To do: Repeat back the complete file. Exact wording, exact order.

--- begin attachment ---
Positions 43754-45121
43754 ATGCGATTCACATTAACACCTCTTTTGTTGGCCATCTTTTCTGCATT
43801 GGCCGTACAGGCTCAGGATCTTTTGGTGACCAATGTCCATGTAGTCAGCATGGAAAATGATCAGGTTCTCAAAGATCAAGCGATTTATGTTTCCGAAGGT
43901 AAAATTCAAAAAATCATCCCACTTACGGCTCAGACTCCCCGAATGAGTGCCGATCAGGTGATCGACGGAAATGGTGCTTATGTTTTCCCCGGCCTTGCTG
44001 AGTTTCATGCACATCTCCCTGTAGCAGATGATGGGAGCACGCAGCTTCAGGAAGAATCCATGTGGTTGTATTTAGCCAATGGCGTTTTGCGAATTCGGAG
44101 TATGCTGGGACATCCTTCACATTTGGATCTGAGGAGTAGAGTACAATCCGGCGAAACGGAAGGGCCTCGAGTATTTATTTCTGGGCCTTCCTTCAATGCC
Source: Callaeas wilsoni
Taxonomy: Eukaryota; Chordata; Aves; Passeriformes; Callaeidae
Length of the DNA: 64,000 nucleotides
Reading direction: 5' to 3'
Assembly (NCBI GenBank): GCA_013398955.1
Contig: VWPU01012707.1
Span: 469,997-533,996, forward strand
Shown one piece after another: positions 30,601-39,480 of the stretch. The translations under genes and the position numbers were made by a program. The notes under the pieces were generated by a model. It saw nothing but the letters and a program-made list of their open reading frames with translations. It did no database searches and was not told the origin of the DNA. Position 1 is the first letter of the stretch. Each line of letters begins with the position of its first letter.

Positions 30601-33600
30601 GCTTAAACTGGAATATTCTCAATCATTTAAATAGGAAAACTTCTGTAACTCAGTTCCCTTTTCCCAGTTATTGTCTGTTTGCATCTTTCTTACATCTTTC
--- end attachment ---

Positions 43754-45121
43754 ATGCGATTCACATTAACACCTCTTTTGTTGGCCATCTTTTCTGCATT
43801 GGCCGTACAGGCTCAGGATCTTTTGGTGACCAATGTCCATGTAGTCAGCATGGAAAATGATCAGGTTCTCAAAGATCAAGCGATTTATGTTTCCGAAGGT
43901 AAAATTCAAAAAATCATCCCACTTACGGCTCAGACTCCCCGAATGAGTGCCGATCAGGTGATCGACGGAAATGGTGCTTATGTTTTCCCCGGCCTTGCTG
44001 AGTTTCATGCACATCTCCCTGTAGCAGATGATGGGAGCACGCAGCTTCAGGAAGAATCCATGTGGTTGTATTTAGCCAATGGCGTTTTGCGAATTCGGAG
44101 TATGCTGGGACATCCTTCACATTTGGATCTGAGGAGTAGAGTACAATCCGGCGAAACGGAAGGGCCTCGAGTATTTATTTCTGGGCCTTCCTTCAATGCC
Source: Callaeas wilsoni
Taxonomy: Eukaryota; Chordata; Aves; Passeriformes; Callaeidae
Length of the DNA: 64,000 nucleotides
Reading direction: 5' to 3'
Assembly (NCBI GenBank): GCA_013398955.1
Contig: VWPU01012707.1
Span: 469,997-533,996, forward strand
Shown one piece after another: positions 30,601-39,480 of the stretch. The translations under genes and the position numbers were made by a program. The notes under the pieces were generated by a model. It saw nothing but the letters and a program-made list of their open reading frames with translations. It did no database searches and was not told the origin of the DNA. Position 1 is the first letter of the stretch. Each line of letters begins with the position of its first letter.

Positions 30601-33600
30601 GCTTAAACTGGAATATTCTCAATCATTTAAATAGGAAAACTTCTGTAACTCAGTTCCCTTTTCCCAGTTATTGTCTGTTTGCATCTTTCTTACATCTTTC